Print Edition - 2018-04-23 | MONEY
Suburban Seattle getting rare, private US airport terminal
- SHORT HAUL FLIGHTS
Apr 23, 2018-It’s not uncommon to see brand new commercial jets flying in and out of Paine Field, just north of Seattle, defying rain and low visibility that define the region. That’s because the airport with two runways has for decades served as home to Boeing assembly lines, rolling out models such as the 777 for test flights over the Pacific Ocean.
Now an entrepreneur is getting a chance to build the airport’s first passenger terminal, betting travelers in Seattle’s rapidly-expanding suburbs will use it for short-haul trips instead of fighting traffic and long lines at SeaTac International, one of the country’s busiest hubs.
Brett Smith’s company is investing about $40 million to build the terminal. In the process, he wants to increase US acceptance of a global trend: Putting commercial airport terminals in the hands of private companies instead of the government.
Smith is the founder and chief executive officer of Propeller Investments LLC., which secured a 50-year agreement with Snohomish County three years ago through a local subsidiary to build and operate the terminal in Everett, Washington. Operations are due to start in the fall, with announcements already made from Alaska Airlines, Southwest Airlines and United Airlines for up to 24 flights per day.
The deal stands out for US airports because it’s structured as a public-private partnership, a model that divides the responsibilities of owning and operating public assets between governments and the private sector. It’s also notable because Propeller has no experience in building or operating airport terminals.
The project contrasts with about 500 commercial airports across the US, where local governments own and operate most of the facilities. Those airports have relied on decades of federal funding and passenger fees to help finance infrastructure improvements. But traditional funding sources have remained flat since the turn of the century, failing to keep up with increased air travel demand.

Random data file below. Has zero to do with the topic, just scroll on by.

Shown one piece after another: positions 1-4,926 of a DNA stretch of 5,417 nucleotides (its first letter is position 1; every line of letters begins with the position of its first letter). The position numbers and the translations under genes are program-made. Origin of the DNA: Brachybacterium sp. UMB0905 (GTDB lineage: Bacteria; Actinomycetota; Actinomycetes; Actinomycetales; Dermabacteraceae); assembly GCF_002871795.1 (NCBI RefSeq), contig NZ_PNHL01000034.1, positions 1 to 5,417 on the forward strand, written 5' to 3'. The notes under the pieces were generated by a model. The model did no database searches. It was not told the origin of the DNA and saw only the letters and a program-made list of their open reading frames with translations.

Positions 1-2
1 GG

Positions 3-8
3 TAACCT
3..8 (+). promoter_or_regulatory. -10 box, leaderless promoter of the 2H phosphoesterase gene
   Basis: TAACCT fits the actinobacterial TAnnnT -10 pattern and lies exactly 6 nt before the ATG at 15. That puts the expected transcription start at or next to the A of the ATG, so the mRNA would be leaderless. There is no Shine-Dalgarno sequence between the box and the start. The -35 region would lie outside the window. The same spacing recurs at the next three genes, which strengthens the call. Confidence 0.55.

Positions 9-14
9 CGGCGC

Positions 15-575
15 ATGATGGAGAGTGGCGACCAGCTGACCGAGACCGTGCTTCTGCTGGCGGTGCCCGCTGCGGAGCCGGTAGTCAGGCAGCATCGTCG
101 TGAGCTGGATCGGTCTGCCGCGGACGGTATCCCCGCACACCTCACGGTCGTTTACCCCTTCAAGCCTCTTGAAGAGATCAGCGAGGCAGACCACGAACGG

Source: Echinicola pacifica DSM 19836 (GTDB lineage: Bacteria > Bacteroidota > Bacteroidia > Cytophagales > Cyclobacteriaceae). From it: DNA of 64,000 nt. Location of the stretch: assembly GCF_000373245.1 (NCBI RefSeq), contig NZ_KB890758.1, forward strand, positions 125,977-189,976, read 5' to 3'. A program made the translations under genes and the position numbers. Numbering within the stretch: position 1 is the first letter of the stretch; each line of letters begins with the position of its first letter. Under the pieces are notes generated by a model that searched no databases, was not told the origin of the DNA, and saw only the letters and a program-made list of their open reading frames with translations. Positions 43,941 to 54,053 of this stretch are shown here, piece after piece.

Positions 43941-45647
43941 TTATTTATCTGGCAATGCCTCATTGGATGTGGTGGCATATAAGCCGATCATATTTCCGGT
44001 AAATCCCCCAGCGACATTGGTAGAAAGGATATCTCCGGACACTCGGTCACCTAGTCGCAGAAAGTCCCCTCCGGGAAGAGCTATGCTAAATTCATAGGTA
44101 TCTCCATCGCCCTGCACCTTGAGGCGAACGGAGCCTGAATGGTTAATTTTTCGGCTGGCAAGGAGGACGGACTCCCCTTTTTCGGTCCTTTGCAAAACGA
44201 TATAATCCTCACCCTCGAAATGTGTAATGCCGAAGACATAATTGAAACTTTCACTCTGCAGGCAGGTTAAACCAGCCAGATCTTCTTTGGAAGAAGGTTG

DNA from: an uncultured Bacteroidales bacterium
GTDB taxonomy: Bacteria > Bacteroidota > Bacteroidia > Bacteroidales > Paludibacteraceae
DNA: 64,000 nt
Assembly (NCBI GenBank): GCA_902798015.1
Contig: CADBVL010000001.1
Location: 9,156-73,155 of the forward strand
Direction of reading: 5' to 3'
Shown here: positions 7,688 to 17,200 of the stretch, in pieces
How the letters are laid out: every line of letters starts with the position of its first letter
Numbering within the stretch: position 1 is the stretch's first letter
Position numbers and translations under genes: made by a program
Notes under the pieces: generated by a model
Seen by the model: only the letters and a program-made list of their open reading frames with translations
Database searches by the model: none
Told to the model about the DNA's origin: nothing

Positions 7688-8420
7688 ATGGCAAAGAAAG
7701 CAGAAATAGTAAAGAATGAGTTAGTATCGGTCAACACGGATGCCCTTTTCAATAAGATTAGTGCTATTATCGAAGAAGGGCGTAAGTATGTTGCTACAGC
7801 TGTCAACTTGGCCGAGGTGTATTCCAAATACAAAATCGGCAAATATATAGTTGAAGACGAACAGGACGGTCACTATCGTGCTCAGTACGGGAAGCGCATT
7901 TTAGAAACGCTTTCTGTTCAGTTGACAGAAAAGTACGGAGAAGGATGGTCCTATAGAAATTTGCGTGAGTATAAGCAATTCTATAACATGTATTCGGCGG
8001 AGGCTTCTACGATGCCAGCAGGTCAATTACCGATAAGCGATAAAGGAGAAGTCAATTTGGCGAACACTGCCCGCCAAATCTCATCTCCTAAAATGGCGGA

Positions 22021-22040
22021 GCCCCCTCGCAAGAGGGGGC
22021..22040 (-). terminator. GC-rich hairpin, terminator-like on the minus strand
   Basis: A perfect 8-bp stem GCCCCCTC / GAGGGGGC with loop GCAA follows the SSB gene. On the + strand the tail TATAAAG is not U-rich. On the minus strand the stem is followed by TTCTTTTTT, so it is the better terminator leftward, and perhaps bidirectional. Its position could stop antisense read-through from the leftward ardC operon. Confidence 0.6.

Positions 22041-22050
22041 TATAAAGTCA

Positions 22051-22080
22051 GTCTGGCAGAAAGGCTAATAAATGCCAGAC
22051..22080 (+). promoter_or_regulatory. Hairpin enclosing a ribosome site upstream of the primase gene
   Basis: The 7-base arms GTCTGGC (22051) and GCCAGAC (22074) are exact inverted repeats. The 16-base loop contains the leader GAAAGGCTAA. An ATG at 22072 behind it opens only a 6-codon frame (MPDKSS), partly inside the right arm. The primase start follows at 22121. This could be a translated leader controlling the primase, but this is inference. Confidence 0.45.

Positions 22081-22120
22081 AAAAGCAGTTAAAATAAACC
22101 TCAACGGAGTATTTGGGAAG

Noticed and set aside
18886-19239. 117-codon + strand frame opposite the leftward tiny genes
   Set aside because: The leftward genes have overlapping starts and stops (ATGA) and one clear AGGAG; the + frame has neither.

Airport privatisation proponents point to efficiencies and variety of passenger amenities like stores and restaurants found in major European hubs such as London’s Heathrow and Frankfurt Airport, both of which are run by companies and rated among the 10 best airports in 2018 by Skytrax, an independent agency that ranks airports and airlines based on traveler reviews. No US airports made the list this year.
“Public-private partnerships in the airport realm were almost unheard of 18 months ago. Now barely a day goes by where I don’t get a call asking about them,” said Peter Kirsch, a Denver-based partner at Kaplan Kirsch Rockwell, the law firm that represented Snohomish County during its negotiations with Propeller. The firm also represented Propeller during its talks with the airlines. “It’s the future of airport development.”
Only a handful of US airports have adopted any form of privatisation. Southwest Airlines financed and built a five-gate terminal at Houston’s Hobby Airport that opened in 2015. Denver signed an agreement last year to allow a group of companies led by Madrid-based Ferrovial, the company that built and operates two terminals at Heathrow, to renovate Jeppesen Terminal at Denver International Airport and operate concessions.
Almost half of airports in the European Union are either “fully” or “partially” private, according to a study by Airports Council International, an advocacy group made up of airport operators. It estimates US airports will need to implement $100 billion of infrastructure works by 2021 to accommodate passenger and cargo volume growth.
“There’s an old adage that says ‘necessity is the mother of invention,’” said Patti Clark, who used to manage Valdosta Regional Airport in Valdosta, Georgia, and now teaches airport sustainability and environmental management at Embry Riddle Aeronautical University in Daytona Beach, Fla. “What we have is an aging infrastructure of airports in the US Partnerships with the private sector help improve facilities and competitiveness.”
Published: 23-04-2018 07:23